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What is Dyslexia?

Dyslexia is a learning difference in how one learns to read and write. It is rooted in phonological awareness and sequencing difficulties.

The IDA Board of Directors adopted the official definition of dyslexia by the International Dyslexia Association
on Nov. 12, 2002. This definition is also used by the National Institute of Child Health and Human Development (NICHD):

Dyslexia is a specific learning disability that is neurological in origin. It is characterized by difficulties with accurate and/or fluent word recognition and poor spelling and decoding abilities. These difficulties typically result from a deficit in the phonological component of language that is often unexpected in relation to other cognitive abilities and the provision of effective classroom instruction. Secondary consequences may include problems in reading comprehension and reduced reading experience that can impede the growth of vocabulary and background knowledge.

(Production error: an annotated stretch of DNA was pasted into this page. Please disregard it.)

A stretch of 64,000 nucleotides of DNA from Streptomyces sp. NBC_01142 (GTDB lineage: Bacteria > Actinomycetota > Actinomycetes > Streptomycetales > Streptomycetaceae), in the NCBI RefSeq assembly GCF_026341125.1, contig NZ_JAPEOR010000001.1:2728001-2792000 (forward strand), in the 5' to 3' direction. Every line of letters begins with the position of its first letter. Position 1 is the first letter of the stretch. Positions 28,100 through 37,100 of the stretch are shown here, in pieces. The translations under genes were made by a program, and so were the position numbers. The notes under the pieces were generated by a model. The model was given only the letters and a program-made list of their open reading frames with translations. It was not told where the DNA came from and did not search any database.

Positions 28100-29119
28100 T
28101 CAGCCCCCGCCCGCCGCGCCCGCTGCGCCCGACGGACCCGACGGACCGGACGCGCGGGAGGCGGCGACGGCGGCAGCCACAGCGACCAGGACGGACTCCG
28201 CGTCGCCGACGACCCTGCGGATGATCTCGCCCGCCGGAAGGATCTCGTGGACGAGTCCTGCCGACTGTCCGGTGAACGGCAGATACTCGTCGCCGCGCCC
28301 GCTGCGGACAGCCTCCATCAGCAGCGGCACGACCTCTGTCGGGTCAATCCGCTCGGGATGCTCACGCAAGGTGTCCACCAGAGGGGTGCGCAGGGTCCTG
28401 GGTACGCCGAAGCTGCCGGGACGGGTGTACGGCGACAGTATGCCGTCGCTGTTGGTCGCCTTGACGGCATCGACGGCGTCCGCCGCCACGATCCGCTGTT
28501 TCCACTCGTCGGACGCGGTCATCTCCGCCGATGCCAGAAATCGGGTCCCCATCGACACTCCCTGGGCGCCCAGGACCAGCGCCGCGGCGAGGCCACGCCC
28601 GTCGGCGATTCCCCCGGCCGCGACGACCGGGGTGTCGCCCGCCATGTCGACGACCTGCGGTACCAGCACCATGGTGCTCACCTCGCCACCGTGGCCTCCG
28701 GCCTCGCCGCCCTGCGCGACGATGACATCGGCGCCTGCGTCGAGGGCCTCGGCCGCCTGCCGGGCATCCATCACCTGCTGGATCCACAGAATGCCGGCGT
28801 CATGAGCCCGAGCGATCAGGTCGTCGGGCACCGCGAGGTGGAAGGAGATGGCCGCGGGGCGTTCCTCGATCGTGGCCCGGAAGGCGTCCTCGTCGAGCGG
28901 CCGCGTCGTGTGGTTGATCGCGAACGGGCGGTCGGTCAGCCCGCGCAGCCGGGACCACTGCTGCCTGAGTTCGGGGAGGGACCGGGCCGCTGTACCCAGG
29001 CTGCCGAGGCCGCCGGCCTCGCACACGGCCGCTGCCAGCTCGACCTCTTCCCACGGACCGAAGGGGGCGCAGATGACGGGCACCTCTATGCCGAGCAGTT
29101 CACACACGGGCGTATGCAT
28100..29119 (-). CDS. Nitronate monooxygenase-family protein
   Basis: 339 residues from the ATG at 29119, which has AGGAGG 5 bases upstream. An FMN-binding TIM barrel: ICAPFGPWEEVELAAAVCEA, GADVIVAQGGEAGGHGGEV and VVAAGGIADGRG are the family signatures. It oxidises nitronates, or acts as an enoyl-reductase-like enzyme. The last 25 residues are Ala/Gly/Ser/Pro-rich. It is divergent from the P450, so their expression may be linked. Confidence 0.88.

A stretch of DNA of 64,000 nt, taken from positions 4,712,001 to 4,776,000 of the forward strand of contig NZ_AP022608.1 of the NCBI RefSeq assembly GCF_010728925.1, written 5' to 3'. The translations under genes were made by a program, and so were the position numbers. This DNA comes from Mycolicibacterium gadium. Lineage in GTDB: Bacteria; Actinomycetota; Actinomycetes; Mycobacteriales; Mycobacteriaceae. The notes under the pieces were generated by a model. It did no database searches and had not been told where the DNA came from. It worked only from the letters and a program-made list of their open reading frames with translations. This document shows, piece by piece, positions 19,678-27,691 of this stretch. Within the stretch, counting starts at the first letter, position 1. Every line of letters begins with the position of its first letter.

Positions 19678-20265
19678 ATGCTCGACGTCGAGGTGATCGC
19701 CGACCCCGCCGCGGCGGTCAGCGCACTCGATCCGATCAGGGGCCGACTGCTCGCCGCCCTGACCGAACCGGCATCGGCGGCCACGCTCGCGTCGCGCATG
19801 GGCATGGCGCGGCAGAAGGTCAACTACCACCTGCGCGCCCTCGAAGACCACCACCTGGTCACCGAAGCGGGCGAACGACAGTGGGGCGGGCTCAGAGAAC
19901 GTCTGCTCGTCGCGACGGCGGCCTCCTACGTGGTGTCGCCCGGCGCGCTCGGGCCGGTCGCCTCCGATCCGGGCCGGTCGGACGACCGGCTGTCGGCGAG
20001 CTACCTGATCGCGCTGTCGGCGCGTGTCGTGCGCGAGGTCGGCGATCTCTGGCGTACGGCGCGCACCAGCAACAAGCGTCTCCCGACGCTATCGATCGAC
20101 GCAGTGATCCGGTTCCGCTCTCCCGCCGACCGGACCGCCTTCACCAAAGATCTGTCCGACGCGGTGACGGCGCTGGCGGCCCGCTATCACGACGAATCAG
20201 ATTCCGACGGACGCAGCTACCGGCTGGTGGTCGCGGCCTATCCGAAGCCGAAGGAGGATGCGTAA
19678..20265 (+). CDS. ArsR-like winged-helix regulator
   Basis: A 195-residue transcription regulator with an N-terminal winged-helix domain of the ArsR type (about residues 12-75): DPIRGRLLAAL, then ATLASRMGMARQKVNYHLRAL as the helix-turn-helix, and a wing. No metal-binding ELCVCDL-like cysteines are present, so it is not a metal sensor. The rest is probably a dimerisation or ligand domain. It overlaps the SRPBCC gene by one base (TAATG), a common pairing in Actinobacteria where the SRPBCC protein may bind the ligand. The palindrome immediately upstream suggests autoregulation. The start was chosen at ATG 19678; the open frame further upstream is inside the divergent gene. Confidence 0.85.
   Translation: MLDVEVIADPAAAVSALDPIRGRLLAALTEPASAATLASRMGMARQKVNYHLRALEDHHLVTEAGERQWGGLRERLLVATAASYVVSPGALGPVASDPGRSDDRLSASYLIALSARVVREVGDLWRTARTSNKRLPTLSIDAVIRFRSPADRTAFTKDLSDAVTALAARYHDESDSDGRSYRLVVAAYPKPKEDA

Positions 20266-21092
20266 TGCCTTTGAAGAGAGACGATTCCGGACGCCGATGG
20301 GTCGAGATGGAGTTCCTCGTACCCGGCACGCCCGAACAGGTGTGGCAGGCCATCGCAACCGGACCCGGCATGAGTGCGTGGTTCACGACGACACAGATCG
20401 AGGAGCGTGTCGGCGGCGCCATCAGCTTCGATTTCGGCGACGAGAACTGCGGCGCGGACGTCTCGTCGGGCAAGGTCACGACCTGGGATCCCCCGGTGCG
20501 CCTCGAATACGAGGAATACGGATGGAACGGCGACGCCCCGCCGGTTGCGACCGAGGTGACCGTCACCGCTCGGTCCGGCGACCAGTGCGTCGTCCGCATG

Studies show that individuals with dyslexia process information in a different area of the brain than non-dyslexics.

Many people who are dyslexic are of average to above-average intelligence.

A kid-friendly explanation of dyslexia

Dyslexia and the Brain - Video with Dr. Eden

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